What the housing bill means for you

Manufactured housing
FHA-insured loans for manufactured houses are limited to a maximum of $48,000 -- a limit that has been in effect since 1992. That limit finally will be increased to about $70,000 and will be indexed to inflation. These are the limits for loans in which the borrower is buying only the manufactured home and not the land under it.

According to the Manufactured Housing Institute, the raised limit will make a big difference to thousands of families. Under the $48,000 limit, a lot of families can afford only single-section homes. The increased limit will allow more people to buy double-section homes -- what are colloquially known as double-wides.

The law directs Fannie Mae and Freddie Mac to come up with new products and flexible underwriting standards for manufactured houses.

Service members returning from active duty abroad will be given breaks, effective as soon as the president signs the bill into law.

Some protections apply to service members whose military obligations affect their ability to repay debts -- primarily, reservists and members of the National Guard who are called to active duty. They have to leave their jobs and, in many cases, take pay cuts.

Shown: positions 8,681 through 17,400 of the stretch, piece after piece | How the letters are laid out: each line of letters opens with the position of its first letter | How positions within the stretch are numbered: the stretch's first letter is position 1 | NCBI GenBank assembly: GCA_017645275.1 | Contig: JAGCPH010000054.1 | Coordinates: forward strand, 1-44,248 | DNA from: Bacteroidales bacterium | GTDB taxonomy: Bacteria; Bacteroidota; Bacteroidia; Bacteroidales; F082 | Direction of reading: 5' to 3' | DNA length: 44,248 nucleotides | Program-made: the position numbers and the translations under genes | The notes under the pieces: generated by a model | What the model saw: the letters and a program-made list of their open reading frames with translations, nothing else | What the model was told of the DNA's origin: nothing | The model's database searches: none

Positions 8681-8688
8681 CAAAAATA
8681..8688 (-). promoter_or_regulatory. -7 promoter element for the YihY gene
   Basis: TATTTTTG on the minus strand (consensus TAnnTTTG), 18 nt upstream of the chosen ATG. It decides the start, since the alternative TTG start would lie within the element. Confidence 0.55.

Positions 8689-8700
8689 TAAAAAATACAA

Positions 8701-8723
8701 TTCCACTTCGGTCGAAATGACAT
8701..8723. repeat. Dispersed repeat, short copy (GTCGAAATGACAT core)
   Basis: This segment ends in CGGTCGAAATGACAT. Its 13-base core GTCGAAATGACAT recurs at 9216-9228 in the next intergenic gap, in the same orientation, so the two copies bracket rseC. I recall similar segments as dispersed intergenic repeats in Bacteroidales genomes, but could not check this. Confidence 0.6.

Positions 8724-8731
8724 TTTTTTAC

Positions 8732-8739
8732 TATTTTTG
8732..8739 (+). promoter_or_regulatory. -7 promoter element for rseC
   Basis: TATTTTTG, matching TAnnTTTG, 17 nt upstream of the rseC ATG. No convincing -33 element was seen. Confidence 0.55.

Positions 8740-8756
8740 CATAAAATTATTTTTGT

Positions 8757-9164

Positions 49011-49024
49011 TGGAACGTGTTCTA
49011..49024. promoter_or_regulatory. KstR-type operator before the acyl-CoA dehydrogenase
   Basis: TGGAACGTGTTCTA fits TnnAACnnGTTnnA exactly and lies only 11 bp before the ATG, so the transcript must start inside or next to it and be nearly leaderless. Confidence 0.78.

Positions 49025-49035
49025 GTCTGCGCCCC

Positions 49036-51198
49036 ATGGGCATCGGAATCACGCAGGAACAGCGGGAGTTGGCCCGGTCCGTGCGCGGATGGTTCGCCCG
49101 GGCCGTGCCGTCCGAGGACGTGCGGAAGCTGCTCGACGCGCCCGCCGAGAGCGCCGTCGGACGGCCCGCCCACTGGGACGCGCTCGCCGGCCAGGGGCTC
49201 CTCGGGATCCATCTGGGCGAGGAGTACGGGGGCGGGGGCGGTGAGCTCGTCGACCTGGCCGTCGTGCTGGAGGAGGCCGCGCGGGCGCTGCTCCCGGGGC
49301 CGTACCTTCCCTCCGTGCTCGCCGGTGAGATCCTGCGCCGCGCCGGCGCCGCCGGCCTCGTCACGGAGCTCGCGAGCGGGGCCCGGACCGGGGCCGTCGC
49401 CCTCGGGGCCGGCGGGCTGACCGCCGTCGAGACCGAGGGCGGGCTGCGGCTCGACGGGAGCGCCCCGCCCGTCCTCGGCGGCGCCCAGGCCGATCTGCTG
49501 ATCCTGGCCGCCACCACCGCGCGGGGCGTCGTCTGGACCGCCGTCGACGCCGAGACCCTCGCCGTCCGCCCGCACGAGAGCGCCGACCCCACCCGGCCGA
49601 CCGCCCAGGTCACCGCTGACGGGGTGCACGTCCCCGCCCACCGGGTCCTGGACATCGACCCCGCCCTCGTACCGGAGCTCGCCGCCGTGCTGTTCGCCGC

For these service members, there are protections having to do with foreclosures and interest rates. If a service member had a mortgage before entering active duty, a lender can't start foreclosure proceedings until nine months after the service member returns from active duty. Formerly, the protection period was 90 days.

Also, when someone with a mortgage is called up to active duty, the interest rates on all previously existing debt are capped at 6 percent. That goes for mortgages -- and for home loans, that 6 percent cap extends until one year after the service member returns from active duty.

The Defense Department will be required to provide foreclosure-prevention counseling upon request to service members who are returning from active duty abroad.

Other provisions of the law:

It will establish an Office of Housing Counseling, which coordinate all federal housing counseling functions, as well as produce booklets that will be given to people applying for mortgages.

It will require licensing and registration of all mortgage brokers. Several states have begun to license mortgage brokers and share the information through the Conference of State Bank Supervisors; this law extends that initiative nationally.

It won't ask questions about tornadoes. An earlier version of the bill would have commissioned a study into how to "mitigate the risks to manufactured housing residents and communities resulting from tornados." The inquiry into this head-scratcher will have to wait for another bill; it was deleted in the final version that passed into law.


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